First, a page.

BLITZER: I know sometimes comments can be taken out of context and you're trying to give us the context. I'll just read to you what he said, and then I'll let you just respond. "She," referring to Hillary Clinton, -- he said, "she was strong supporter of the war in Iraq, which we would submit was one of the reasons why we were diverted from Afghanistan, Pakistan and al Qaeda, who may still have been players in this event today. That's a judgment she'll have to defend."

All right, so I just want to make sure that --

OBAMA: As I said, all he was simply saying -- by the way, in response to a political question about how this would impact Iowa -- he was simply making an argument that, in fact, the war in Iraq has not helped us go after al Qaeda, deal with the terrorists and extremists that threaten America. But again, it's important for us to not look at this in terms of short term political points scoring. What we have to figure out is collectively, Republicans, Democrats, all of us, how are we going to deal with these problems over the long- term. I have already said as president that, immediately upon inauguration, I will begin to organize a summit with all the Muslim leaders around the world and have a direct conversation with them, our friends and enemies, about how we can align the Muslim world against these barbaric actions, against terrorism. I believe that part of that will be to begin phasing out occupation in Iraq, part of it will involve talking to actors like Iran and Syria, to get them to act more responsibly, part of it will be for us to shut down Guantanamo and restore habeas corpus and send a signal to the world that we're doing things differently.

That's the kind of non-conventional thinking and approach that we're going to have to take to reverse the decline in our moral standing around the world that inhibits our ability to actually take on terrorism. That's what it's going to take to make us safer and that's what I intend to do as president of the United States.

BLITZER: Senator Obama, thanks very much for joining us. Good luck on the campaign trail.

OBAMA: Thank you so much, Wolf. I appreciate you.

BLITZER: Thank you. One week to go before the Iowa caucuses. We have a lot more coming up on LARRY KING LIVE. Also coming up at the top of the hour, Anderson Cooper will pick up our coverage.

ANDERSON COOPER, CNN ANCHOR: Wolf, tonight on the program, we will dig deeper into the political implications here at home of Benazir Bhutto's murder. Could it reshape the presidential race in both parties with just a week to go before the Iowa caucuses. Mitt Romney talks to us and so does Senator McCain, two candidates slugging it out right now on who has the right experience to handle a crisis like this one. That and all the late details on the assassination itself and the search for who's responsible tonight on 360.

BLITZER: Anderson, thanks very much. Much more of our coverage, including more with Dan Rather and Arianna Huffington, right after this.


BLITZER: Christiane Amanpour is our chief international correspondent. Christiane, this is an awful day. What's going to happen? Give us a little bit of perspective.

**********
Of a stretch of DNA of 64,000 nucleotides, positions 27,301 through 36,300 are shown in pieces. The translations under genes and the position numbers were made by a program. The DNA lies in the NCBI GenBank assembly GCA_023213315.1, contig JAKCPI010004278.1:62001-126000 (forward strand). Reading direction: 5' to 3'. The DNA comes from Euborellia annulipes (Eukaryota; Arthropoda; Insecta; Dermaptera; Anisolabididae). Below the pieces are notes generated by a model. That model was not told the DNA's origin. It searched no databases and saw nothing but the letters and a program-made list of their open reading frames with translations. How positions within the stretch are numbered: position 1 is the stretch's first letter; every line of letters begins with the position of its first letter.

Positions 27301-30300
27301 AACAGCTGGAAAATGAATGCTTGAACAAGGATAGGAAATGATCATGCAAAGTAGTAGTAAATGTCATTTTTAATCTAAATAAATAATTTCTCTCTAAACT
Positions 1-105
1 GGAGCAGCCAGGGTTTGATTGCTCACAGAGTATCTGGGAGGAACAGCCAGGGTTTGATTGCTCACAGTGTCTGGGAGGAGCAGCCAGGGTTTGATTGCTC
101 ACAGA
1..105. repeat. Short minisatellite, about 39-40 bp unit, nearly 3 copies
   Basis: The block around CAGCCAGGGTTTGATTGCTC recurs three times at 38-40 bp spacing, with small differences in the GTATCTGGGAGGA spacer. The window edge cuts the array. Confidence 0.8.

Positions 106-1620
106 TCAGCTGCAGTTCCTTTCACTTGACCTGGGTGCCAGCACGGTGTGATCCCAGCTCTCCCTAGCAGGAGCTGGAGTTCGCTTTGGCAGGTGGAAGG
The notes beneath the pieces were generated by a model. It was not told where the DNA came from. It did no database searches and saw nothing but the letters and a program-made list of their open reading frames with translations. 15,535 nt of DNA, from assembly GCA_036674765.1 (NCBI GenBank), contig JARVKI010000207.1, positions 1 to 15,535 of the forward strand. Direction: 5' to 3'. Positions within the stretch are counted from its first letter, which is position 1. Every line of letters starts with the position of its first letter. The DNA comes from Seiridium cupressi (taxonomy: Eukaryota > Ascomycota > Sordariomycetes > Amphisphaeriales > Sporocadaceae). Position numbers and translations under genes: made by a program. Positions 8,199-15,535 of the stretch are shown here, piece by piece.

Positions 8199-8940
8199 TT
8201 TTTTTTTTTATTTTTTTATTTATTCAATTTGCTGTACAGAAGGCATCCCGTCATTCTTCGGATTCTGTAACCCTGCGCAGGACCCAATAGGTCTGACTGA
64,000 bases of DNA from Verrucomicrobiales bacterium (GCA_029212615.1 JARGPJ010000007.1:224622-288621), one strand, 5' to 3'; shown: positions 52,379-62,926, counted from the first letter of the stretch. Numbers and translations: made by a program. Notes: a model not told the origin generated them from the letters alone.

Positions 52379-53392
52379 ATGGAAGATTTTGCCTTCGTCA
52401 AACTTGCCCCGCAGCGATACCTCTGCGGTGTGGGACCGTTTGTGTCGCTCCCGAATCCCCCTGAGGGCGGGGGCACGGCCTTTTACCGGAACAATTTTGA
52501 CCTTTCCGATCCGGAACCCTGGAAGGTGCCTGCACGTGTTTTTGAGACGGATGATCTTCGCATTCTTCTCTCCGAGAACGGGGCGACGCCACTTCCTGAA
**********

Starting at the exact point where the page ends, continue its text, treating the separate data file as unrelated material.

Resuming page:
AMANPOUR: Wolf, as you can imagine, the United States and the West in its efforts in Pakistan and against al Qaeda has this dilemma; it's this collision between trying to go after the war on terror and trying to promote democracy. Of course, the United States was very heavily involved, the Bush administration, in this power sharing arrangement, trying to promote that between President Musharraf and Benazir Bhutto, which led to her return some three months ago.

It was risky. She knew it was risky. But what she had, which Musharraf doesn't have, is a political base. She has a party and she has political legitimacy. That was meant to try to give this war on terror some kind of deeper impact, a deeper political impact amongst the people. Of course, Benazir herself was very outspoken consistently against the extremists. She herself came from a long political dynasty. Her own father, the Prime Minister Zulfikar Bhutto, was executed by then the Islamist military dictator Zia ul- Haq.

She has had that in her life from very early on. She was a political prisoner under Zia ul-Haq. Of course, while we're talking about her accomplishments, remember that as prime minister, particularly in the '90s, it was under her prime ministership that the Taliban rose to power. So she has quite a mixed legacy in that regard. On the other hand, in the last weeks of her life, she was very vocal and very forceful against the extremists and vowing to combat them. And it appears she paid for that with her life.

BLITZER: Christiane Amanpour, thanks very much. We'll take another quick break, go around and get some other views, right after this.


BLITZER: Jim Walsh is an international securities expert at the MIT Securities Studies Program. So what does the United States do now?

JIM WALSH, MIT: They're in a tough pickle, Wolf, primarily because both Pakistan and Afghanistan have been declining over these last couple of years, increases in terrorists attacks, increases in chaos and violence. Some have suggested that what we need to do with U.S. aid is not stop Pakistani aid, but begin to divert more of it away from the military and into civil society, into other sectors of Pakistan.

The problem is that the Pakistani military is going to be the ones that call the shots over the ensuing weeks. If violence is prolonged, if the riots and chaos continue, that strengthens their hand. If Benazir Bhutto's party is unable to rally around a common successor, the former Supreme Court chief or a member of her family -- if there's division, that will also strengthen the hand of the military.

It's hard for the U.S., on the one hand, to say make stability, and, on the other hand, to cut aid going to the military. So, I think the U.S. is in for a very difficult position. Essentially, their policy has collapsed and they're starting from square one.

BLITZER: That's an enormously complicated situation, no easy answers right now. I want to thank all of our guests. I'm Wolf Blitzer, sitting in for Larry King. We're going to continue to follow this story. Coming up next, a special "ANDERSON COOPER 360."